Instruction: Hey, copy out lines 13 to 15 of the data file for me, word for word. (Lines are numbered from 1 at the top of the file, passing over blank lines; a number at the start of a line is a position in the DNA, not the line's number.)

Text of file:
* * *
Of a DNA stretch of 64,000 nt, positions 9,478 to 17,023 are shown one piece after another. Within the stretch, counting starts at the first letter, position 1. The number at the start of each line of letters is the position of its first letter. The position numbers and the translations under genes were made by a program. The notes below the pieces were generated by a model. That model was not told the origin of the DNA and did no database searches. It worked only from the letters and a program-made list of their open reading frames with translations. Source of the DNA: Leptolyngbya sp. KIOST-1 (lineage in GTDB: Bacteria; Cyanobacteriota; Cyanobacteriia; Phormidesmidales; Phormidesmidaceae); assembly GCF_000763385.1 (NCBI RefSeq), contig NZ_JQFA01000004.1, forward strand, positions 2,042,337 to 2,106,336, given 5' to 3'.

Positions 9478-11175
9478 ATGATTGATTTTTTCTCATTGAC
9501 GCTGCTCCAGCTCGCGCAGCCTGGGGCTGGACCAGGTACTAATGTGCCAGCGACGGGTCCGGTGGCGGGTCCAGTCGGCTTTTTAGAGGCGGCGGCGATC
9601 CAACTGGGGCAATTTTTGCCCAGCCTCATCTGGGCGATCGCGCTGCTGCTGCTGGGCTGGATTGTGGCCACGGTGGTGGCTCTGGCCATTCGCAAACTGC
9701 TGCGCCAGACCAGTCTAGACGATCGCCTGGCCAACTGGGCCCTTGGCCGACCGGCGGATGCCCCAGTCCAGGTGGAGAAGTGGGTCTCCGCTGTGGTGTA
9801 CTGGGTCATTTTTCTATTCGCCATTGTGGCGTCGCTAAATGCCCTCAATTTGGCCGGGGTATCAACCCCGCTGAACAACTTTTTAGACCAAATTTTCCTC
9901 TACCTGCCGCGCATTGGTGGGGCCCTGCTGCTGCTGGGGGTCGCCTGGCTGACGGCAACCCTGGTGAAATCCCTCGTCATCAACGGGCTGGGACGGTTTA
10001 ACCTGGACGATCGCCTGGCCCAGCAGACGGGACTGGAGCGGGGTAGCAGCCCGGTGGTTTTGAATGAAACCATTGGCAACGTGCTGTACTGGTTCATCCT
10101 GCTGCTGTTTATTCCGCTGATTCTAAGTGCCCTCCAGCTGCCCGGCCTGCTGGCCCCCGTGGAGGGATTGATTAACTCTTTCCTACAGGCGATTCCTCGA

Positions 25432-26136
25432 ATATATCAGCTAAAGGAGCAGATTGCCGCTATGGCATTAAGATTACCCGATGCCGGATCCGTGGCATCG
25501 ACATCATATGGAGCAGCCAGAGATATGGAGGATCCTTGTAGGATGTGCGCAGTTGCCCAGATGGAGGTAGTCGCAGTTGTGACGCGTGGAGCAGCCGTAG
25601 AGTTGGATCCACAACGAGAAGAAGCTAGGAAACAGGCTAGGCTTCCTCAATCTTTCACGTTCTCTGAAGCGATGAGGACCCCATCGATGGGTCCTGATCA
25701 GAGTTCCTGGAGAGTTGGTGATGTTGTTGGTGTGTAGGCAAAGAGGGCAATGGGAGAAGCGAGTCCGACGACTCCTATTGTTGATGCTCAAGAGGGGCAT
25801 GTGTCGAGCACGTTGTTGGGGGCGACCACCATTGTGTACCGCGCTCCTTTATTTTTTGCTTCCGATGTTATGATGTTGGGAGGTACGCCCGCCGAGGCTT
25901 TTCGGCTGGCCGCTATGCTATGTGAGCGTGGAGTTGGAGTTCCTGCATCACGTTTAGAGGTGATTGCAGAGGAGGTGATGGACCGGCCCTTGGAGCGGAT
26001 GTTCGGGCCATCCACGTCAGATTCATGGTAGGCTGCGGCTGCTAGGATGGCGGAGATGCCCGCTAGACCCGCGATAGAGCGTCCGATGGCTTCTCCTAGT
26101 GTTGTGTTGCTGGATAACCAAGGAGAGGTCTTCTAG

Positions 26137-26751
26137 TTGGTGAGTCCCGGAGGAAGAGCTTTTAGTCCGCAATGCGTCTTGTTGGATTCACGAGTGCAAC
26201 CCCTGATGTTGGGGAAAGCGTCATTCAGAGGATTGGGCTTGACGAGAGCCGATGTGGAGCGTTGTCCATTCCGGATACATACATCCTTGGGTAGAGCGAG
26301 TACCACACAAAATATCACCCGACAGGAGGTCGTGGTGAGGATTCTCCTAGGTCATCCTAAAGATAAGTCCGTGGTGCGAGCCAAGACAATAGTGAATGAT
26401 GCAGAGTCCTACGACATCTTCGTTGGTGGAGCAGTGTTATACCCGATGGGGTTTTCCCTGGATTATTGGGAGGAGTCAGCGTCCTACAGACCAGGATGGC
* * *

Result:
25501 ACATCATATGGAGCAGCCAGAGATATGGAGGATCCTTGTAGGATGTGCGCAGTTGCCCAGATGGAGGTAGTCGCAGTTGTGACGCGTGGAGCAGCCGTAG
25601 AGTTGGATCCACAACGAGAAGAAGCTAGGAAACAGGCTAGGCTTCCTCAATCTTTCACGTTCTCTGAAGCGATGAGGACCCCATCGATGGGTCCTGATCA
25701 GAGTTCCTGGAGAGTTGGTGATGTTGTTGGTGTGTAGGCAAAGAGGGCAATGGGAGAAGCGAGTCCGACGACTCCTATTGTTGATGCTCAAGAGGGGCAT